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Drinking From the Caffeine Firehose 4: Pen Tests As a Source of Trending Data

Dan Tentler further exemplifies the stunning exposure of digital systems to virtually unimpeded access, and provides a summary of his Defcon talk.

Autoplate

Image 46: Autoplate

Econolite system

Image 45: Econolite system

Ok, how about listening on telnet? These are intersections, like, stoplights, you can telnet into them and put them in test mode, and the warning says: “Don’t do this, you can kill people!” (Image 45)

Autoplate is another fun one (Image 46), these are red light cameras that photograph your car, OCR license plates and send it to cops. These are glorious because you can telnet into them and tell them to send the pictures elsewhere, no creds. And what’s really funny is if you look at the screenshot it says: “Basic VES with no security”. Awesome!

DakTronics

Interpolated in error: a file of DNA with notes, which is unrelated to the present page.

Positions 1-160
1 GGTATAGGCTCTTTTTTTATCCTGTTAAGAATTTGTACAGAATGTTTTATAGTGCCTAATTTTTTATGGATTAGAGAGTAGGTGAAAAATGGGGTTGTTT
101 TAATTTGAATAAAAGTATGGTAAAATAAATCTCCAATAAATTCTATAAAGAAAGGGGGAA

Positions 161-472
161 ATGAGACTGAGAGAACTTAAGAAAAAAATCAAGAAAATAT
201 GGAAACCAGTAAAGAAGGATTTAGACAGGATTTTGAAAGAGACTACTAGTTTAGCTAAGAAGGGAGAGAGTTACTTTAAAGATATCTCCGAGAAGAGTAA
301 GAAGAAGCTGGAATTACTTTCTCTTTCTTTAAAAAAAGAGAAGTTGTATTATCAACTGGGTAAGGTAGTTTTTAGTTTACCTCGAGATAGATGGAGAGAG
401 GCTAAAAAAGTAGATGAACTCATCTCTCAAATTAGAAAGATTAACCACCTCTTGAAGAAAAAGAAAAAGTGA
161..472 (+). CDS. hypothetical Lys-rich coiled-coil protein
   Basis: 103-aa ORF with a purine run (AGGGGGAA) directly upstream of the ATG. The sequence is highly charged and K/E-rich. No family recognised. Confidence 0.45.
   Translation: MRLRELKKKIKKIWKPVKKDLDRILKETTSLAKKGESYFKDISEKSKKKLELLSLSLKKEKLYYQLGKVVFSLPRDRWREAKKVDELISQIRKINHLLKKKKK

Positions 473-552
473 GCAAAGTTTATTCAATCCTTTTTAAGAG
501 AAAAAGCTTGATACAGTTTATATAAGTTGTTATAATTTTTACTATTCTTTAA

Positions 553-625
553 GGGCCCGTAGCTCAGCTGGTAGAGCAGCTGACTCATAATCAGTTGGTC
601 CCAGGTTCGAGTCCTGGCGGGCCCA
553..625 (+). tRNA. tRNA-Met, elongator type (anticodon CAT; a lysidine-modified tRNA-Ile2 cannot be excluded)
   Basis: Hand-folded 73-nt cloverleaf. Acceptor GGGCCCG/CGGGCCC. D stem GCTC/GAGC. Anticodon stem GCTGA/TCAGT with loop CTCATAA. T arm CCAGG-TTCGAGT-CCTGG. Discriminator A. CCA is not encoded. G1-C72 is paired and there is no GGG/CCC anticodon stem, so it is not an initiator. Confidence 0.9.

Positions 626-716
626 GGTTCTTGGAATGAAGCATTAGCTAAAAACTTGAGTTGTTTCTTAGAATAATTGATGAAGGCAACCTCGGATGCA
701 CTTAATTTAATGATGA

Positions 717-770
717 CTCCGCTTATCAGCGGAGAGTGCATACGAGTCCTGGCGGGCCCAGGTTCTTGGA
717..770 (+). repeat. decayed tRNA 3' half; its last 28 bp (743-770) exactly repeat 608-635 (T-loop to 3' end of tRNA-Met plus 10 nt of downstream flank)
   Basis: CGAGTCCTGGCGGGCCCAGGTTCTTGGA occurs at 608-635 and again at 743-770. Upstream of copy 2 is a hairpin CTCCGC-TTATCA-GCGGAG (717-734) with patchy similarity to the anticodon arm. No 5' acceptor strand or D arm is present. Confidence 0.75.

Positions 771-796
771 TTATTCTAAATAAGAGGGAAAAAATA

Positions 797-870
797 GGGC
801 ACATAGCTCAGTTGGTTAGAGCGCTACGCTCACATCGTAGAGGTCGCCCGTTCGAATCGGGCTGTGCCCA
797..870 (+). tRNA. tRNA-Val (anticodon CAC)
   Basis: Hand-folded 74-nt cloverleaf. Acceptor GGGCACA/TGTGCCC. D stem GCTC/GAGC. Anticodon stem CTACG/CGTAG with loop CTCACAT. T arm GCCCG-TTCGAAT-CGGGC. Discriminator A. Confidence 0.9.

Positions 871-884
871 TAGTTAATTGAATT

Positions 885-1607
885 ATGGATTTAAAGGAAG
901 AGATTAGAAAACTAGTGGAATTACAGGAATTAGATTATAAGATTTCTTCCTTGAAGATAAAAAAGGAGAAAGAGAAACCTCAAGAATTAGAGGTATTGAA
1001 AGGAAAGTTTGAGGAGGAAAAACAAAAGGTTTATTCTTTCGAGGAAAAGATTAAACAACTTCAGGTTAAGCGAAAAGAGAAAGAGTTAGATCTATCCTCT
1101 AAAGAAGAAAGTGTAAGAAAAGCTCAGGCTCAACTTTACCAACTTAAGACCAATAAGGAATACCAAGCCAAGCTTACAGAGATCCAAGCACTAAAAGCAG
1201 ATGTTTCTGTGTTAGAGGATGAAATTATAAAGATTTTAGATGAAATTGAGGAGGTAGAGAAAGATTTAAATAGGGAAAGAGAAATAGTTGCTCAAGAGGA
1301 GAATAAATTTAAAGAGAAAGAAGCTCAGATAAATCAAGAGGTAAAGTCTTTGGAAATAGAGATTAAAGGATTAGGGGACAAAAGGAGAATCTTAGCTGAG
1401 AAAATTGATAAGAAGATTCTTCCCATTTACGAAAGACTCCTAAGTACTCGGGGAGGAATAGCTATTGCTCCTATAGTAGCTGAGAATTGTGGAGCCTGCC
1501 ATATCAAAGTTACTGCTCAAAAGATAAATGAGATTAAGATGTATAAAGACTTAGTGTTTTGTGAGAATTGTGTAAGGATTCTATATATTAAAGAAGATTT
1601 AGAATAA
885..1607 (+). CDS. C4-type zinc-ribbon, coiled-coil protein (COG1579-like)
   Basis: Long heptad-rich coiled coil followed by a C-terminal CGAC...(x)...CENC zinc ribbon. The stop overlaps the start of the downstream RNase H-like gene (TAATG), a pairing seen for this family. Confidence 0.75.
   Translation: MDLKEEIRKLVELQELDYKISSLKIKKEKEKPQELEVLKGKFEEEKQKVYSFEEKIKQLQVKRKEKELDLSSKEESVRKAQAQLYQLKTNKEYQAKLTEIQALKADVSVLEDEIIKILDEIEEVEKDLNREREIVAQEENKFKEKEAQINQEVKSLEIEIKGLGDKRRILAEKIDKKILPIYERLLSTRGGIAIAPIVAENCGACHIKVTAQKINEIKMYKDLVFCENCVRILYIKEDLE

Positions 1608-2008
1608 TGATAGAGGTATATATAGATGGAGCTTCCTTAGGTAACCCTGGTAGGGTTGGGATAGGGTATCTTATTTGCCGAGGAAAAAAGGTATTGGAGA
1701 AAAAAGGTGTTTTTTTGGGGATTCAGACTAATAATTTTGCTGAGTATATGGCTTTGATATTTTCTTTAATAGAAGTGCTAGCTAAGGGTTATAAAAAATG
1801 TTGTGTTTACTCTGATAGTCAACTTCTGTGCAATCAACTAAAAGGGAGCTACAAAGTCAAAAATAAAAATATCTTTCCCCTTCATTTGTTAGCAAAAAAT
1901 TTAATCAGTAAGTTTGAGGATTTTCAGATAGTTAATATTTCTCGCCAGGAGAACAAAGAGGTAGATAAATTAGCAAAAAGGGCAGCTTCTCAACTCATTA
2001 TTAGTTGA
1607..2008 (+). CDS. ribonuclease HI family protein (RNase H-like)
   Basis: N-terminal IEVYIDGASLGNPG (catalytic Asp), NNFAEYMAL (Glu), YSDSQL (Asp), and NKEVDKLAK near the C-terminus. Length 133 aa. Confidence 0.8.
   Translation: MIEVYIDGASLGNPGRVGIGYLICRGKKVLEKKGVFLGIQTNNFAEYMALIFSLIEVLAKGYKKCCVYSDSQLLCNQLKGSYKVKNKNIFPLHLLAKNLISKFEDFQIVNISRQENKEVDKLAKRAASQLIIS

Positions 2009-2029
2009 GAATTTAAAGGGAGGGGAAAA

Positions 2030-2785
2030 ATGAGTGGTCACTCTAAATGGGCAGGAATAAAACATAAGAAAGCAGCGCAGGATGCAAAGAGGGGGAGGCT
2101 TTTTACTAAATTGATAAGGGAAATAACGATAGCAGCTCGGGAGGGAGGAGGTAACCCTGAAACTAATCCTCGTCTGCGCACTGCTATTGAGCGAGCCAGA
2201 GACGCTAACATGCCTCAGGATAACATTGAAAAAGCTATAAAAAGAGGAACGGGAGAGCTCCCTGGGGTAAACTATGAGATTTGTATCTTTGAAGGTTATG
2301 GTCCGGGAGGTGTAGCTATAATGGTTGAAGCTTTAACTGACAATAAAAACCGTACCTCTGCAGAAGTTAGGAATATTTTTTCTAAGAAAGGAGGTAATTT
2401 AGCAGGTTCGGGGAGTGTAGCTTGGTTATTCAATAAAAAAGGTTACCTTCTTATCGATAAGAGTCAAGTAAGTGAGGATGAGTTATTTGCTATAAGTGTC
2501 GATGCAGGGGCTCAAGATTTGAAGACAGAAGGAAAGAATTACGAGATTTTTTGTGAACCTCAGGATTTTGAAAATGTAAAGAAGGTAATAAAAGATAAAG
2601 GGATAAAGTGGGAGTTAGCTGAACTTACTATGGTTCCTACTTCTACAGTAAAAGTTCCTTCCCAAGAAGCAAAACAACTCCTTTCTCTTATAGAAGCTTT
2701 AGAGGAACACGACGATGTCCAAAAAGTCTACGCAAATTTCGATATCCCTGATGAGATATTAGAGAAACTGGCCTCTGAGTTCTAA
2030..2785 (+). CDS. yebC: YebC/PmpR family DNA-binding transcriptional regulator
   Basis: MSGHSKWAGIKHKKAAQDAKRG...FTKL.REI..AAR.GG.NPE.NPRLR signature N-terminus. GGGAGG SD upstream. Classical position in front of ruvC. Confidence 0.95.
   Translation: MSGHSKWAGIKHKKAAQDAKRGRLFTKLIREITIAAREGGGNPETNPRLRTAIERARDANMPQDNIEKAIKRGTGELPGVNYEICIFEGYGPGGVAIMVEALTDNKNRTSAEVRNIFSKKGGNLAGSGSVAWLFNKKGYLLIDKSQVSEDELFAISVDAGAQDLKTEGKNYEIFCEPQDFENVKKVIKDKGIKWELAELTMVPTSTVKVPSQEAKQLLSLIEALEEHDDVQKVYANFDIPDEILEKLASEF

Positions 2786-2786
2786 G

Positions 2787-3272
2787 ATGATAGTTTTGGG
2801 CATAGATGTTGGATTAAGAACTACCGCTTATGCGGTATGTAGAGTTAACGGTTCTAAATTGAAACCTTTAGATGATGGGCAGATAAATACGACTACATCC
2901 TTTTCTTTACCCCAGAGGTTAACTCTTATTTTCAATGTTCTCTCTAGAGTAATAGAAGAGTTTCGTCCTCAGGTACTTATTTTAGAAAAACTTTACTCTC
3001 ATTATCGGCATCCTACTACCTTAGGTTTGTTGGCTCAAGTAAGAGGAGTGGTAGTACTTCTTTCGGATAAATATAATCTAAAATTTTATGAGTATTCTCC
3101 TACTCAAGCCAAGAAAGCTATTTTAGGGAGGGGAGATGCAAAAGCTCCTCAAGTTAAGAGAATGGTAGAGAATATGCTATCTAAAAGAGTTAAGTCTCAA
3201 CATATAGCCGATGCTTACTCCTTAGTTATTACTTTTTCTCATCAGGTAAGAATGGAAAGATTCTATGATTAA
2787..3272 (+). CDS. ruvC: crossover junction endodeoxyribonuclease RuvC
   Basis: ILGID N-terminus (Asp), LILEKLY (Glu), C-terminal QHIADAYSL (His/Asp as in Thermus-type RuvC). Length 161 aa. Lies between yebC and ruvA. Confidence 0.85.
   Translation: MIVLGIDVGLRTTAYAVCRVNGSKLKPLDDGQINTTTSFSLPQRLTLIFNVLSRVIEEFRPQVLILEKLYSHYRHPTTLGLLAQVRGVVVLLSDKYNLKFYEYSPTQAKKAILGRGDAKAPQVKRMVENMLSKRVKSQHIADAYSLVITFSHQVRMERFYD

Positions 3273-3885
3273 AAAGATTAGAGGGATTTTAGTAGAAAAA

Image 47: DakTronics

Controlling freeway traffic regulations by accessing DakTronics systems

Image 48: Controlling freeway traffic regulations by accessing DakTronics systems

So, DakTronics (Image 47) – I got to give these guys a thumbs-up because everything was protected, but these guys make signs that do this sort of stuff over freeways, and they are also listening on port 88 and you can also telnet into these. So now I got red light, cameras, road signs, stoplights – check it (Image 48).

Ruggedcom passwords

Image 49: Ruggedcom passwords

What else? Let’s do some current events. Anybody remember Ruggedcom? Ruggedcom was a fun one, right? So, if you hit a Ruggedcom box with a web browser you see something like this (Image 49: see left-hand part). Anybody want to take guesses on what those passwords might be? Because they send them to you and then they obfuscate them. So, if you view the source, or if you have any browser plug-ins that can de-obfuscate passwords, there you go (Image 49: right-hand part).